Flowtrail project in Lime Ridge Open Space abandoned

Walnut Creek has plans for a controversial three-kilometer-long “flow trail” for mountain bikers on the summit of Lime Ridgeand referred to town administration's decision to offer priority to major leisure projects which can be already underway.

Public Works Director Mike Vickers pointed to the “extraordinary” period of time and energy required for ongoing capital improvement plans in the approaching years, which received additional funding after Voters approved Measure O in 2022. This project list features a Overhaul value $77 million the swimming pools and community center of Heather Farm Park, renovations of town Boundary Oak Golf Course Driving range, ball field lighting system at Self parking (free) in Tice Valley and lawn substitute for Heather Farm Park Sports fields.

Nearly five years ago, Walnut Creek began discussing ways to stop the rapid spread of unauthorized mountaineering trails and forestall the destruction of sensitive plants and erosion in Lime Ridge, a 1,200-acre strip of land on the eastern fringe of town.

Although cyclists make up 40 to 50 percent of all open space users, problems with dangerous trails are not any longer an issue, Vickers said, because of rangers' efforts to construct relationships with cyclists and educate them about trail etiquette.

“Today, many of those trails have been restored and the open space is in much better shape than it has ever been,” Vickers said June 3, abruptly breaking the news in the ultimate minutes of the town meeting. Meeting of the Parks and Recreation Open Spaces Committee (PROS)“We will focus our efforts on these larger projects and spend less time on discretionary projects.”

Staff decommissioned the flow trail before the certification process began, however the project's initial assessment, conceptual design and preliminary environmental impact evaluation were accomplished. Vickers insisted the choice was not related to concerns about harm to the ridge's habitat, despite comments from neighbors and the state Fish and Wildlife Department.

“We can't get this far without working with the city attorneys,” Vickers said Wednesday. “If this project violated any of the documents, we wouldn't move forward.”

However, some residents of the Rancho Paraiso community south of Lime Ridge feel vindicated by the choice, as they argued in 2021 that town had not adequately studied the potential negative impacts of the trail on the encircling environment and neighborhood.

Local resident Valerie Gardner led the charge against the trail, accusing town of catering to mountain bikers. She and other opponents feared the trail would exacerbate traffic and parking problems on their streets by attracting much more mountain bikers to the open space that had gained popularity through the pandemic. Residents began online petitions claiming the trail would allow cyclists to rework Lime Ridge from a peaceful oasis with 25 miles of trails right into a cycling hotspot — and picked up about 2,800 signatures for each Petitions.

“They wanted to build jumps, banks and switchbacks that are all not natural,” Gardner said Wednesday, describing the design as a man-made “thrill ride” for mountain bikes. “I don't know how you can say that doesn't have an environmental impact – that's a bit preposterous.”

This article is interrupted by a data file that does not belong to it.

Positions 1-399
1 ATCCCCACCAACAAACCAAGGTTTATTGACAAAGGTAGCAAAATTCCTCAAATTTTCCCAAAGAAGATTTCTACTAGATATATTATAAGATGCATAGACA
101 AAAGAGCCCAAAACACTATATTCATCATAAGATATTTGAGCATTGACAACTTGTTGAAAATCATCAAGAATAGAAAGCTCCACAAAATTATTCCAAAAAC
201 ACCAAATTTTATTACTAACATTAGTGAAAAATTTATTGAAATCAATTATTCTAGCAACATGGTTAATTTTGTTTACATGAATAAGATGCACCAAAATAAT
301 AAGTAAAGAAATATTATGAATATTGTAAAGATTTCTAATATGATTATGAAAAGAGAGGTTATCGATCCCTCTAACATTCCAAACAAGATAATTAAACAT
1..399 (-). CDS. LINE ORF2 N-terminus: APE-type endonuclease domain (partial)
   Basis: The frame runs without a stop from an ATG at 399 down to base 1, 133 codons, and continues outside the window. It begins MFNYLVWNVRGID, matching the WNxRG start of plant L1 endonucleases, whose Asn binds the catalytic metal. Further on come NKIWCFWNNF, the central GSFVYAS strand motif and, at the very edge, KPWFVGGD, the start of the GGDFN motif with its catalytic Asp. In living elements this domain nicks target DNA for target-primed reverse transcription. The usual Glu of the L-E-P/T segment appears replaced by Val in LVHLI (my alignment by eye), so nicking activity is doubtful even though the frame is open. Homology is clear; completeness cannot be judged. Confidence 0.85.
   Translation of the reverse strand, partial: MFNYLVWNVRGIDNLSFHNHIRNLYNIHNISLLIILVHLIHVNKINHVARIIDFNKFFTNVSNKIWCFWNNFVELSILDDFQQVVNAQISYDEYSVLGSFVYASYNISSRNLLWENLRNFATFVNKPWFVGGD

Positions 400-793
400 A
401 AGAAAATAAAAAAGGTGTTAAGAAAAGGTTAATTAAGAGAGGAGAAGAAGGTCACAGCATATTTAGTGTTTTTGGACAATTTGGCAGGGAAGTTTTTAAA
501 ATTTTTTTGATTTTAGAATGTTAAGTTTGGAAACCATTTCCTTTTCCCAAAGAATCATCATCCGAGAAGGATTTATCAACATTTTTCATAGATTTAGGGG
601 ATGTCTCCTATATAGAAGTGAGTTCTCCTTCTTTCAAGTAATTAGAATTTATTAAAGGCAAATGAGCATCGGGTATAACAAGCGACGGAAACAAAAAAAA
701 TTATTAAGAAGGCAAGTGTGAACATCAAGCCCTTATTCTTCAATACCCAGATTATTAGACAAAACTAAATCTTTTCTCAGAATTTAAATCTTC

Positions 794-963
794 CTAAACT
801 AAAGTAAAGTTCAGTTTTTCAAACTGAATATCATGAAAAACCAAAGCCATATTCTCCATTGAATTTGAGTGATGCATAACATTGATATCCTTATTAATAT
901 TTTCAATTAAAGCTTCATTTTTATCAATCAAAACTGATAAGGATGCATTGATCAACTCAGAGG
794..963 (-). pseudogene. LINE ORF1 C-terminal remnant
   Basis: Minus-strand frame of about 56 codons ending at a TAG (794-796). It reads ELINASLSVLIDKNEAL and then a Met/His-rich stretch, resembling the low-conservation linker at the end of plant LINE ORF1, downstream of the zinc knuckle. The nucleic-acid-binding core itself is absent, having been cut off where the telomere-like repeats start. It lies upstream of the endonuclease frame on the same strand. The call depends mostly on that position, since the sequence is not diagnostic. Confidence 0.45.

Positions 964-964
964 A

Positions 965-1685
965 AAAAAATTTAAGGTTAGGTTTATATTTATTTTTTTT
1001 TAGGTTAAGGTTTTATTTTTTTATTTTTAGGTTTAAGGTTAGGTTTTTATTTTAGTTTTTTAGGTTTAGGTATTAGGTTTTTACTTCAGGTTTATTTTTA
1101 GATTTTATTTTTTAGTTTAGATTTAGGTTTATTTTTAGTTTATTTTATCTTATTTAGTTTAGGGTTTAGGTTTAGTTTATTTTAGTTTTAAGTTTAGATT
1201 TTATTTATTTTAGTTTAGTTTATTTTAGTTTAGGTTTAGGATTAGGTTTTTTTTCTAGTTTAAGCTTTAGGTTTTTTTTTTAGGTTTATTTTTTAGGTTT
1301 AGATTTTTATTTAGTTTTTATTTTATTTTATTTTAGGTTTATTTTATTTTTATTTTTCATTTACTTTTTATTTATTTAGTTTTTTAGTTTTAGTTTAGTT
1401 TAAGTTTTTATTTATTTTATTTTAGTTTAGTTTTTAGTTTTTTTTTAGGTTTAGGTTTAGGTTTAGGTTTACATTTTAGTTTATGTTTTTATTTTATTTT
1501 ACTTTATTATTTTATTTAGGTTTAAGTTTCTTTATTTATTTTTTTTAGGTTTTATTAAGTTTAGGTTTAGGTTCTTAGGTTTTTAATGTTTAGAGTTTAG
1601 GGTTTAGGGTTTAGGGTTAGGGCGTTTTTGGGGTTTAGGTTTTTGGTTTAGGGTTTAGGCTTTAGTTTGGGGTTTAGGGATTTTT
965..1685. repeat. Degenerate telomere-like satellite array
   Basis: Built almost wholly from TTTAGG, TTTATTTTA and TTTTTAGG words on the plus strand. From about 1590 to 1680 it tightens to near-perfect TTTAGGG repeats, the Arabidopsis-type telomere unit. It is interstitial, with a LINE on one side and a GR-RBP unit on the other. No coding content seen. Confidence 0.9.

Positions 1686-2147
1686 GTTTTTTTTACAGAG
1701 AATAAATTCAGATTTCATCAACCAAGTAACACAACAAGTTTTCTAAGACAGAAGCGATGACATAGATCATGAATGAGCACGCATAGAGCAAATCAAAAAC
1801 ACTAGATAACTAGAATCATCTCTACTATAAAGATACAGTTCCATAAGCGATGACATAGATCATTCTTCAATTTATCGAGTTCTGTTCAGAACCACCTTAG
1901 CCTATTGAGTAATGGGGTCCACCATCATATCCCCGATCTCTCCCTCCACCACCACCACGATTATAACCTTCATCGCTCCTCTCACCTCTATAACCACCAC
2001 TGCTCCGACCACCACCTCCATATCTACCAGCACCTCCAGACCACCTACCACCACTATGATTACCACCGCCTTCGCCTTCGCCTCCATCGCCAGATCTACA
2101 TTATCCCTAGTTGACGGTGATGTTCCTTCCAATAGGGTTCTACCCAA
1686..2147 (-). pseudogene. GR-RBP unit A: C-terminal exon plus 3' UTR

Gardner argues that Lime Ridge ought to be preserved as a part of the entire. 2,700 hectares of city parks, open space and rights-of-way – prompted by a 1974 bond that voters passed to combat rapidly expanding development into the foothills of Mount Diablo. She said cyclists who support the trail are demanding more access than they deserve, and compared town's flow trail plan to a parent rewarding a misbehaving child with a toy.

“I think people try to label and bully with the word 'NIMBY' like it's a dirty word, but no, I don't want that in my backyard – I don't want that in anyone's backyard if it's a protected open space,” Gardner said. “I've enjoyed the view of these hills for 30 years and I don't want to see them ruined by people who are so reckless in their preservation.”

She maintained that town's environmental planning documents “have been found to be deficient for numerous reasons and by numerous sources” and that “the city's arrogance in ignoring the environmental impacts led to the project's cancellation.”

However, Vickers immediately denied these allegations.

“The irony of (the neighbors' push to preserve this land) is that it is the city's responsibility to 'save' Lime Ridge,” he said. “We are trying to find all the pieces of the puzzle to meet the needs of all users while keeping the environment top of mind. I stand behind every aspect of this project.”

Vickers confirmed that no additional flow trails are currently proposed for Walnut Creek.

Instead, he said planning staff will proceed to make progress on the committee members' other 16 recommendations. published in 2020 as a guide for management of town's open spaces. This list ranges from increasing the variety of informational signs and kiosks along trails to closing unauthorized trails which can be potentially dangerous and destructive.

PROS Chairman Brendan Moran thanked Vickers and city staff for all their efforts to maneuver the project forward despite its premature end.

“I know you've invested a lot of time in dealing with a lot of different stakeholders, and maybe this can be revisited later, maybe not,” Moran said June 3. “But the city clearly has a lot of work ahead of it, and that goes for you and your staff, too.”

image credit : www.mercurynews.com